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And Our Critics Commend

December 27, 1987

The Korean War, Max Hastings (Simon & Schuster). "An important re-examination of the Korean conflict." A military historian, Max Hastings interviewed veterans and researched archives "to provide a vivid retelling of the war" (Eun-Sik Yang).

Beatrix Potter: Artist, Storyteller, and Countrywoman, Judy Taylor (Frederick Warne/Viking), "is like its subject, a rare jewel . . . . (Judy Taylor) provides new insight into a complex personality whose stories remain fresh, taut, and exciting" (Liz Ogren Krieger).

Cry of the Oppressed: The History & Hope of the Human Rights Revolution, Robert F. Drinan (Harper & Row). "A fine restatement of a most important theme . . . . (Robert) Drinan explains the evolution of worldwide concern over political and economic rights in the period since World War II" (Sanford Ungar).

In Sorcery's Shadow: A Memoir of Apprenticeship Among the Songhay of Niger, Paul Stoller and Cheryl Olkes (University of Chicago). The authors "are wonderful writers, and their prose--so vivid and yet so graceful--occasionally achieves the quality of poetry" (Jonathan Kirsch).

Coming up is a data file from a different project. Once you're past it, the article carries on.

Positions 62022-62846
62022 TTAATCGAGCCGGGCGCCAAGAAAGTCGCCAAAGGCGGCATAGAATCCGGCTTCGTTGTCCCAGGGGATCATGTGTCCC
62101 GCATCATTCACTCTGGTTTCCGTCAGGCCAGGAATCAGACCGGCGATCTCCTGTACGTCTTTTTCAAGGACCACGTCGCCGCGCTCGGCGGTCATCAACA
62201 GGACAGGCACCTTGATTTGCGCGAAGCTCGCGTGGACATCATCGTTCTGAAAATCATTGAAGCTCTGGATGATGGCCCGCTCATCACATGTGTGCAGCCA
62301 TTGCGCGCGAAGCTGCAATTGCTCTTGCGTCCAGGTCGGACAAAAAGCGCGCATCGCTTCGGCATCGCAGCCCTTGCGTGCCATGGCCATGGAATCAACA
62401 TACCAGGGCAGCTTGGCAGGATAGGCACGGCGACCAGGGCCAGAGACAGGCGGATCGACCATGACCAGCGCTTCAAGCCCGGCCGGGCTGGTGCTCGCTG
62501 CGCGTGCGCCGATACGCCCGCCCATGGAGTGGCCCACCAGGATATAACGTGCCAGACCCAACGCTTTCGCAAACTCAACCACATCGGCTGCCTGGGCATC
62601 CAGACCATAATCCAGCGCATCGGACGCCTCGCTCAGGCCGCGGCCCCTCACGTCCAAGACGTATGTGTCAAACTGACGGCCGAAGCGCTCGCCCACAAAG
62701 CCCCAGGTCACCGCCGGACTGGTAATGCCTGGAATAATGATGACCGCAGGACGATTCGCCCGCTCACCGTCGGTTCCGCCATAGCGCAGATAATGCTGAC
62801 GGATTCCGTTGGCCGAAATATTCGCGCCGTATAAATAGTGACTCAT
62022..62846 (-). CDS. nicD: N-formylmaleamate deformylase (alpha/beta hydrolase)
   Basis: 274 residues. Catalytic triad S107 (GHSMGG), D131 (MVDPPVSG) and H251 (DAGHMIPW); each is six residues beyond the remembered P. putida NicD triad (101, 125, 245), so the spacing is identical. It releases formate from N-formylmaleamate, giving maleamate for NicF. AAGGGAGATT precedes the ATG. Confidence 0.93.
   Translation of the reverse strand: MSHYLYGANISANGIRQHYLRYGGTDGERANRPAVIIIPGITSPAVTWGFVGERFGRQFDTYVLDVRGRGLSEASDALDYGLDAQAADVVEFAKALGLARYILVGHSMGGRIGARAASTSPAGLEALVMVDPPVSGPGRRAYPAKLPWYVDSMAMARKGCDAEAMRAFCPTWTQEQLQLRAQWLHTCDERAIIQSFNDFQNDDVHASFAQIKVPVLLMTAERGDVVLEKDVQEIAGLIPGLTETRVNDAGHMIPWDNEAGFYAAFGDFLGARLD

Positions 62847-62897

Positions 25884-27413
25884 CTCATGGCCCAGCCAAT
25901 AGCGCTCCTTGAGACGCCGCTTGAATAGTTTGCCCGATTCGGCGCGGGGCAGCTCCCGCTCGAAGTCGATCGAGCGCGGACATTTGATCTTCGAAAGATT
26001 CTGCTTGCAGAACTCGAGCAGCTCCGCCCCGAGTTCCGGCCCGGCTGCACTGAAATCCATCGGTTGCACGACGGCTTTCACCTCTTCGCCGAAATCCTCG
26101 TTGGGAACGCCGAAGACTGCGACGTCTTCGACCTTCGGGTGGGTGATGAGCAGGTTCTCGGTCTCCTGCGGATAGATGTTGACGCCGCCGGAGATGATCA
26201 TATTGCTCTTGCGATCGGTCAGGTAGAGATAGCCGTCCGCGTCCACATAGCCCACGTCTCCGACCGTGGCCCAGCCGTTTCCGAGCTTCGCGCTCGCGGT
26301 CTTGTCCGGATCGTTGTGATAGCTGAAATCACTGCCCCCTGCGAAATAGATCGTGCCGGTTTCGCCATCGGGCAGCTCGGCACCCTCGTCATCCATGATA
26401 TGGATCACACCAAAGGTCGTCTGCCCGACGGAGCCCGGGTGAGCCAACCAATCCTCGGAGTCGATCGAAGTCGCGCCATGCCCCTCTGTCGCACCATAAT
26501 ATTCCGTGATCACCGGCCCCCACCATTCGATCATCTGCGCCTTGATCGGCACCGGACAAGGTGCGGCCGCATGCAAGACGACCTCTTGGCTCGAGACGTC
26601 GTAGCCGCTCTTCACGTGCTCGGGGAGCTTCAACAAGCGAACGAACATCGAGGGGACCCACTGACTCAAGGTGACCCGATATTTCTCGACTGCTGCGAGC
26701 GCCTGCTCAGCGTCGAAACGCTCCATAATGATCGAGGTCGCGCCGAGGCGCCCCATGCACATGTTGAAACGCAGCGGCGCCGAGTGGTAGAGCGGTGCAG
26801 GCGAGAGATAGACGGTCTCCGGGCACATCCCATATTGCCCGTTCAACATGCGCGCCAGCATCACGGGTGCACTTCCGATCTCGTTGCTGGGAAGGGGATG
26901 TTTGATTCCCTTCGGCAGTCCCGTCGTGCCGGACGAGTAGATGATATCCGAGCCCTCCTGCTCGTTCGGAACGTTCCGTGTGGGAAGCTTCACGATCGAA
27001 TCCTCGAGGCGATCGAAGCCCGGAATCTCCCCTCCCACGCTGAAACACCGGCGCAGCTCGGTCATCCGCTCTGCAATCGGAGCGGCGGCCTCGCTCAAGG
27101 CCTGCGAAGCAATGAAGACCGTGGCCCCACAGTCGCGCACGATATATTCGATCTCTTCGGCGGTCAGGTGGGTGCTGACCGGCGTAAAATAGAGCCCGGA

Thinking Machines: The Evolution of Artificial Intelligence, Vernon Pratt (Basil Blackwell), "offers persuasive and compelling arguments . . . . Pratt is skeptical about whether the ultimate goal of artificial intelligence--building a brain--can succeed" (Lee Dembart).

Agnes Smedley: The Life and Times of an American Radical, Janice R. MacKinnon and Stephen R. MacKinnon (University of California Press). This life of a woman who was both reporter of and tutor to the Communist Revolution shows her "a vagabond in life, so in emotion, a woman more rooted in moral and political convictions than in any temporal place or circle of associations. Her life story, skillfully reconstructed and interpreted in this first biography, makes compelling reading" (Joyce Antler).

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